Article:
A couple of years ago I was playing a gig in Atlantic City, New Jersey, and during a break  I went to the roulette wheel just to “watch the action.” I had  no real money to gamble with, so I figured the next best alternative was to check out others. No one was “hitting” and everyone had these long depressed looking expressions on their faces. All of a sudden this short dark gentleman walks up to the table. You could almost “feel” the confidence about him. He was sporting TWO women (one on each arm) and he was dressed as though he was worth a million bucks. I couldn’t believe what happened next. This guy goes up to the wheel and on his very “first” turn puts TONS of chips (money) on the absolute “long shot” to win. People were amazed that he would even put that much money up. After the wheel spun and revolved slowly, the long shot number turned up as the “winner.” This gentleman collected all his earnings, took his two women and “left” the table…. He not only had the luck, but he had the “faith” to go with it. It then dawned on me that there “has” to be energy forces in the air that we can somehow manipulate. People say that we cannot control our own destiny but somehow I can’t totally believe that. If you are walking to the street corner but decide to walk slower than usual and a car crashes into the area you would have been in, then you had control over your destiny. The opposite can work as well. If you wake up “thinking” that you are going to have a “bad day” then the negative forces in the air will usually gravitate to you to ensure your day is “bad.” When someone is on a roll, then they are feeling happy and in most cases secure. I am beginning to think that our lives depend heavily on how we “carry” ourselves and how we think. If we believe in something strong enough, we can generate the forces to actually make it happen. In essence, we can “make” ourselves lucky. Now naturally I can’t say that this will happen one hundred percent of the time, but I can say that I have seen what the powers of positive thought can accomplish. In my own musical life, I often believe that I can play just about “anything.” Last night I had a rehearsal for a church choir who did tunes that I had never heard before (with the exception of one). I listened to them rehearse the tunes and then they asked me if I wanted to try playing them. Confidently (but not with any cockiness) I told them that I could play ALL the tunes. When my turn came up, I played them all… easily. Confidence can go a long way when it comes to the luck you experience in your life. People who are often lucky have an “aura” about them that you can just feel… If you know someone who always seems to be lucky, does he or she always appear to feel down? Of course not. We can make good things happen, but only if we focus our minds on good thoughts…  The mind is a powerful instrument, and maybe it’s time for us to explore our own mind’s full potential. Who knows? Luck just might be on your side today… I hope you believe in having a great day today, and thank you for reaching my Daily Thought.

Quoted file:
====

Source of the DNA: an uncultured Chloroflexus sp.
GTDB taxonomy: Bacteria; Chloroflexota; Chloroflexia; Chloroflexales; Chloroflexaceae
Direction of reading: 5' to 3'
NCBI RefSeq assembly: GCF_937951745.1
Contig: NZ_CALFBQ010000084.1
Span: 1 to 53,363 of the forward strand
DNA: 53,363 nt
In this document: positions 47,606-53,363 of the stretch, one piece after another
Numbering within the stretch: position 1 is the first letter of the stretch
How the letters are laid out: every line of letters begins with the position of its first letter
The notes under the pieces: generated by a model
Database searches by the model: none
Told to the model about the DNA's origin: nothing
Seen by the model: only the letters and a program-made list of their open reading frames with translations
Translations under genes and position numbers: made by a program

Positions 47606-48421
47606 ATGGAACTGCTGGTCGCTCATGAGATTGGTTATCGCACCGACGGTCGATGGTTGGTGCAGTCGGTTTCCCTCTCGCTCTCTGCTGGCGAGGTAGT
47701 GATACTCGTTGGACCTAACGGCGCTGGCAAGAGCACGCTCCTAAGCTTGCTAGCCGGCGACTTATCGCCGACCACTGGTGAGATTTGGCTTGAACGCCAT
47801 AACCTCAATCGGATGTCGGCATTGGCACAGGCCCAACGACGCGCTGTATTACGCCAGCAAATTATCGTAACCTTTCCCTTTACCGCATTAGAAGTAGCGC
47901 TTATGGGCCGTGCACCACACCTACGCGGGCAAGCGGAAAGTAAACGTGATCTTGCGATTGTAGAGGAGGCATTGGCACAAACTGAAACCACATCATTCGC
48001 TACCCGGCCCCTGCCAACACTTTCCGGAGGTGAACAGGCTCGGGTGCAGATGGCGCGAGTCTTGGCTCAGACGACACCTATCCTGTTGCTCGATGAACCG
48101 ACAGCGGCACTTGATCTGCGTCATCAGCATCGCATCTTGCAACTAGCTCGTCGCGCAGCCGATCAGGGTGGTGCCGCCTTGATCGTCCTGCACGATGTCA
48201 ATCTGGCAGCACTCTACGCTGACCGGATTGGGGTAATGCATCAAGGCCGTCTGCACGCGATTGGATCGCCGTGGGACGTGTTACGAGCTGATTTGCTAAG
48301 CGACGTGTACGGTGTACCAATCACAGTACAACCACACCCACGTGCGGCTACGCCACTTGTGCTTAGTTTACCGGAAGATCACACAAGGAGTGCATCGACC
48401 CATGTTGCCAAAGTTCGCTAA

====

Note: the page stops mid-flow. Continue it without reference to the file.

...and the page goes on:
Wayne Brady and Brett Jolly in concert together